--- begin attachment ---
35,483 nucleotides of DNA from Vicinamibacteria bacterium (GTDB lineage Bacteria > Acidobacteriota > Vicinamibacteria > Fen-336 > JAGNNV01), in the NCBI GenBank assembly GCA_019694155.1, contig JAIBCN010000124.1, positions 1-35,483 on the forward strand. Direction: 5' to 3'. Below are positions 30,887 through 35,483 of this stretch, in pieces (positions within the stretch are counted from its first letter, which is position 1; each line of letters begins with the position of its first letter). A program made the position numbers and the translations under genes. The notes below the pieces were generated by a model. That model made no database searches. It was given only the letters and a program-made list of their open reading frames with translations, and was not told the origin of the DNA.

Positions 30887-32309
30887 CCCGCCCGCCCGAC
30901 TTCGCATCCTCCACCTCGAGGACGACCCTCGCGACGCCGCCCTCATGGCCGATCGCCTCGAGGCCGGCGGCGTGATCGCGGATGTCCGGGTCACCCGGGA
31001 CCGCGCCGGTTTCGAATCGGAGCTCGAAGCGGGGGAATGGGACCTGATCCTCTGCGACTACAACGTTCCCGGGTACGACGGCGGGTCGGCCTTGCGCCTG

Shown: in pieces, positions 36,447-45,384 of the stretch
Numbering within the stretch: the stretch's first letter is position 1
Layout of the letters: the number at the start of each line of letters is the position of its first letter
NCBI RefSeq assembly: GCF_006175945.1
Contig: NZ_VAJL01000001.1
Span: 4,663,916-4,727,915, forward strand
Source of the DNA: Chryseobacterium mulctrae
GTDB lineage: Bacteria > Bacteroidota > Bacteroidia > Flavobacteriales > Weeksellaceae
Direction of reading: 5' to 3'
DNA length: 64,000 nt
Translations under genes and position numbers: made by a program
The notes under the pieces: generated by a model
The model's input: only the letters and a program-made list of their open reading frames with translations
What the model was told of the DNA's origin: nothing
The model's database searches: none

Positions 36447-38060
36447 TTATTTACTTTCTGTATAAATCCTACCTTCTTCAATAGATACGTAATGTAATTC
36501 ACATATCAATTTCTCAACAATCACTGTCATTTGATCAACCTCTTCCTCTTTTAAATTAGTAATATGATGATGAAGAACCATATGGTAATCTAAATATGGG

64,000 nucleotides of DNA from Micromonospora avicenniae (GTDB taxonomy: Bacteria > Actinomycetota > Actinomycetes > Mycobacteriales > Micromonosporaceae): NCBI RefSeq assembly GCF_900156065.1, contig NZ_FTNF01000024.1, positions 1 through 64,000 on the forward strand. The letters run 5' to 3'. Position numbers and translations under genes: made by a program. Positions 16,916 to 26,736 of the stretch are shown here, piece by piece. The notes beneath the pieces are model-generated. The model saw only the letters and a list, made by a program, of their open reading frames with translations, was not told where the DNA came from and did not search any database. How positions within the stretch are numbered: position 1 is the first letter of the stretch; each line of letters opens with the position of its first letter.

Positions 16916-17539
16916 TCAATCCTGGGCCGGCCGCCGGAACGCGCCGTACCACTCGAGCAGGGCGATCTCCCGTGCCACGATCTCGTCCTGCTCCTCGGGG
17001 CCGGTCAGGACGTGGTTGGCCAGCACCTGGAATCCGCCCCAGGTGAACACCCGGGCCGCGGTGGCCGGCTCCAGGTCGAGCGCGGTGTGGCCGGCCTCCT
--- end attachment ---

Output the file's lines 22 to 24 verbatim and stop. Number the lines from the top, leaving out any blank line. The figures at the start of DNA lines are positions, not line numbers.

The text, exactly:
36447 TTATTTACTTTCTGTATAAATCCTACCTTCTTCAATAGATACGTAATGTAATTC
36501 ACATATCAATTTCTCAACAATCACTGTCATTTGATCAACCTCTTCCTCTTTTAAATTAGTAATATGATGATGAAGAACCATATGGTAATCTAAATATGGG

64,000 nucleotides of DNA from Micromonospora avicenniae (GTDB taxonomy: Bacteria > Actinomycetota > Actinomycetes > Mycobacteriales > Micromonosporaceae): NCBI RefSeq assembly GCF_900156065.1, contig NZ_FTNF01000024.1, positions 1 through 64,000 on the forward strand. The letters run 5' to 3'. Position numbers and translations under genes: made by a program. Positions 16,916 to 26,736 of the stretch are shown here, piece by piece. The notes beneath the pieces are model-generated. The model saw only the letters and a list, made by a program, of their open reading frames with translations, was not told where the DNA came from and did not search any database. How positions within the stretch are numbered: position 1 is the first letter of the stretch; each line of letters opens with the position of its first letter.